The Irish President: The Later Career of Eamon De Valera

By personality and perseverance over the past thirty-eight years, writes Edgar Holt, the rebel of 1923 has achieved most of his aims for Ireland, save unity.

The Irish balladmonger’s prophecy has not come true. They have never crowned de Valera King of Ireland. Even in the years between 1932 and 1959, for most of which he was chief Minister of what is now the Irish Republic, he never enjoyed the kind of majority in Dail Eireann which might have suggested any near approach to absolute authority.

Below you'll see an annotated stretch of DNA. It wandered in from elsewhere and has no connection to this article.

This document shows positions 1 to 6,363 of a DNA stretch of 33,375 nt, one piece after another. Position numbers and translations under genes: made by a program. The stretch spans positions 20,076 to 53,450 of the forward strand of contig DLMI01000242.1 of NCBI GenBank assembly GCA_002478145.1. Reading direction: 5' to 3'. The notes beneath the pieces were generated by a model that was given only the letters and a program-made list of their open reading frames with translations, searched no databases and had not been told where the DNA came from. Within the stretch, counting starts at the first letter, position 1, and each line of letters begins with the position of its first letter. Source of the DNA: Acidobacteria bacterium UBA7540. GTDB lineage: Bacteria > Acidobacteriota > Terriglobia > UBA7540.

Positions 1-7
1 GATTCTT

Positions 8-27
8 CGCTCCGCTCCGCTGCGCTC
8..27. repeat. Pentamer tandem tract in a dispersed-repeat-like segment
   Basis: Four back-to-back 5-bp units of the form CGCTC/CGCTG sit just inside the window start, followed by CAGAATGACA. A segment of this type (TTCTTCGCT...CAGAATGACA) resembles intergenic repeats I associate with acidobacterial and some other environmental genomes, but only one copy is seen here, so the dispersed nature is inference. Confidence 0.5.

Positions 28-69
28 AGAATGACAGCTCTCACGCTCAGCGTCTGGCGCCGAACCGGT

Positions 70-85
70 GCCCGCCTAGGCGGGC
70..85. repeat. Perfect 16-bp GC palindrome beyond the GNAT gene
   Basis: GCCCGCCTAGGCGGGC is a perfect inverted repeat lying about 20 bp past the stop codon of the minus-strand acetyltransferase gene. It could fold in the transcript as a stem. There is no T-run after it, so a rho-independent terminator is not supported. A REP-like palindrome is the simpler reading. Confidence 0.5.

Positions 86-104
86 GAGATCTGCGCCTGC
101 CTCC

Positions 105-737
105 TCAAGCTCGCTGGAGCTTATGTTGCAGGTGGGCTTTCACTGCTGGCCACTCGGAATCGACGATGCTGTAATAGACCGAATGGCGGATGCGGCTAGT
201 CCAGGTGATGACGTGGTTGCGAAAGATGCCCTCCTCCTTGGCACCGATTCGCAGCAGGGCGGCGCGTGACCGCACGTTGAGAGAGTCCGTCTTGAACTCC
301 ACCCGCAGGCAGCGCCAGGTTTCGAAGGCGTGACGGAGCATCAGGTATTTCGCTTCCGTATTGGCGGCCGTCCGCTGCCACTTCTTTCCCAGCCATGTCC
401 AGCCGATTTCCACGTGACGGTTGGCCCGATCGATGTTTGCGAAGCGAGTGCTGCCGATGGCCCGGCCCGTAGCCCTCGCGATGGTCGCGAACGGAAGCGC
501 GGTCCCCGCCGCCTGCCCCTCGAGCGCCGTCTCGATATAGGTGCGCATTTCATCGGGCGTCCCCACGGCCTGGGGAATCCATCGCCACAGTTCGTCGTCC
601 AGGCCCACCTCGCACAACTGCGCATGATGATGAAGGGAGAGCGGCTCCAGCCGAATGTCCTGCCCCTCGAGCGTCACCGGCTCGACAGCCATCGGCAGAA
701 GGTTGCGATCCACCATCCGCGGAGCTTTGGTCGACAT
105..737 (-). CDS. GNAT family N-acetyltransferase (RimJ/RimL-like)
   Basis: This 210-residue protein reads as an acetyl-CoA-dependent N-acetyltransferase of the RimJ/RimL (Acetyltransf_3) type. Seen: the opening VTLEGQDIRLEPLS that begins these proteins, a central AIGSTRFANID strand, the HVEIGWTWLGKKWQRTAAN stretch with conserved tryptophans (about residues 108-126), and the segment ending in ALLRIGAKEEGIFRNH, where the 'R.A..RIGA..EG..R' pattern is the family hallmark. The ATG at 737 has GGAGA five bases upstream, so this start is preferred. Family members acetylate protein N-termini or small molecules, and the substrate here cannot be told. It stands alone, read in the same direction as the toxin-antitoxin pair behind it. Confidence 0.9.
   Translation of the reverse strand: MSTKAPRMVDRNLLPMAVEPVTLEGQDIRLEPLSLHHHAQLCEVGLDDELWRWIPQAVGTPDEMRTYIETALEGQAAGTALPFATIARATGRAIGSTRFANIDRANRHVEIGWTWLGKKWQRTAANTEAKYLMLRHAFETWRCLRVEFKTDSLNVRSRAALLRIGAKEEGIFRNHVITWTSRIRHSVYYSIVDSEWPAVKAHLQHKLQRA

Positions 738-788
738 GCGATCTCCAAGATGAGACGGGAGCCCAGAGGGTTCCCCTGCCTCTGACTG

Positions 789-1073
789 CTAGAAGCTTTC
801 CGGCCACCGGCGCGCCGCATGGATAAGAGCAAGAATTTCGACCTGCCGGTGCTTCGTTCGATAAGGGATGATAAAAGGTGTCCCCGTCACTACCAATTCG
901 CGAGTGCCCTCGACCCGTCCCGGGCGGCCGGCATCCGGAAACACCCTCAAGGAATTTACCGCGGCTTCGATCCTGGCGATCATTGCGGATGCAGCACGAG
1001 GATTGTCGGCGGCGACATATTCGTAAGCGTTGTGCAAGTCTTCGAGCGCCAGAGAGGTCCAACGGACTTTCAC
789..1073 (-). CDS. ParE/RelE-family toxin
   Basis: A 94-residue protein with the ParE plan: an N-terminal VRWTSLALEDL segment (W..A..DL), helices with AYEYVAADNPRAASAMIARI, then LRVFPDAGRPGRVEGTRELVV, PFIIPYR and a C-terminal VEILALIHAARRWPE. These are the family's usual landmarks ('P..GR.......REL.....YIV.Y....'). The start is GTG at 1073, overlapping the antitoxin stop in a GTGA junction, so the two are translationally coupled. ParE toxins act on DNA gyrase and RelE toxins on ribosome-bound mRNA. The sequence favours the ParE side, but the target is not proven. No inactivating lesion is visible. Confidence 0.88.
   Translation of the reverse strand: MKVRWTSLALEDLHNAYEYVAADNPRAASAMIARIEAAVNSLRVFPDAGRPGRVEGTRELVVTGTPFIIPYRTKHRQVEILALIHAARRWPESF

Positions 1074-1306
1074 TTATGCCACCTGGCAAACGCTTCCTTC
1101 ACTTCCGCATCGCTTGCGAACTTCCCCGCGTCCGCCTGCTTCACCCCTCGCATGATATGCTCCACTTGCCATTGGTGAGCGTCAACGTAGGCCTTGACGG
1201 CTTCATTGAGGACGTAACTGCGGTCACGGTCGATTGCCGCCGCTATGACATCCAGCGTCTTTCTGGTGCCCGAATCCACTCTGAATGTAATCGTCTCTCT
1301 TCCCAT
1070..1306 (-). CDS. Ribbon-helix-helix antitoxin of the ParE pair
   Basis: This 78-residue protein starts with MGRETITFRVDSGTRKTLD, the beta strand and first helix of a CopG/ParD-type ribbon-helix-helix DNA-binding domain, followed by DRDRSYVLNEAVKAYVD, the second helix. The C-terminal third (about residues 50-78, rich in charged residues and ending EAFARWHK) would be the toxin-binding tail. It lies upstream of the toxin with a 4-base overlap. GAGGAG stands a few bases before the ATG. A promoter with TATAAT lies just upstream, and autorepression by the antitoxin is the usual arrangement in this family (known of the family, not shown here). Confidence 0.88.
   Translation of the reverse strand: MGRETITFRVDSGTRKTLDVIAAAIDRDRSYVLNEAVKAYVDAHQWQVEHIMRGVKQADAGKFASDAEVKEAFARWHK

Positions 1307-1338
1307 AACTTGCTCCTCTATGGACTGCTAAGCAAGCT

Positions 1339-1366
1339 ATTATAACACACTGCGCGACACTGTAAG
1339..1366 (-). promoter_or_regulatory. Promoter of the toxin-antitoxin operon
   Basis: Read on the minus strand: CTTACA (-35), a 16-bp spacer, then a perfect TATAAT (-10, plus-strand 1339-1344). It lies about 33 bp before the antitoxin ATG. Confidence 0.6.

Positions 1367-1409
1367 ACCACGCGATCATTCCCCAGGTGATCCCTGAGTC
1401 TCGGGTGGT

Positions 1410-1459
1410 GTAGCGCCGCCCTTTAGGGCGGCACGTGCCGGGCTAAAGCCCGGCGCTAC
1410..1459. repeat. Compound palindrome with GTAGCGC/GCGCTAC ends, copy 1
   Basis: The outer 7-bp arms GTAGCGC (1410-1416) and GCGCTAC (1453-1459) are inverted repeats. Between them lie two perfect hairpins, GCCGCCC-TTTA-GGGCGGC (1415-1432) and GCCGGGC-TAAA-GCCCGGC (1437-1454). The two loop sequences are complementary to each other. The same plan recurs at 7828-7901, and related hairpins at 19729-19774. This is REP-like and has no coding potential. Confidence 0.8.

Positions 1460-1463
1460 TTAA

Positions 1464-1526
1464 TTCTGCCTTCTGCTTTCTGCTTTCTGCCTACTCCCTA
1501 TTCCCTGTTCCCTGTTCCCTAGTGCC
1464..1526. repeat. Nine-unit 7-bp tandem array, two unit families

The old and persisting cleavage between pro-Treaty and anti-Treaty parties in Irish politics has made it impossible for him ever to have the whole country behind him—except on particular issues during the Second World War, when there were few in Southern Ireland to oppose his resolute maintenance of neutrality.

None the less it is self-evident that he has been the greatest political figure in Southern Ireland since its twenty-six counties were given their own Government in 1922.

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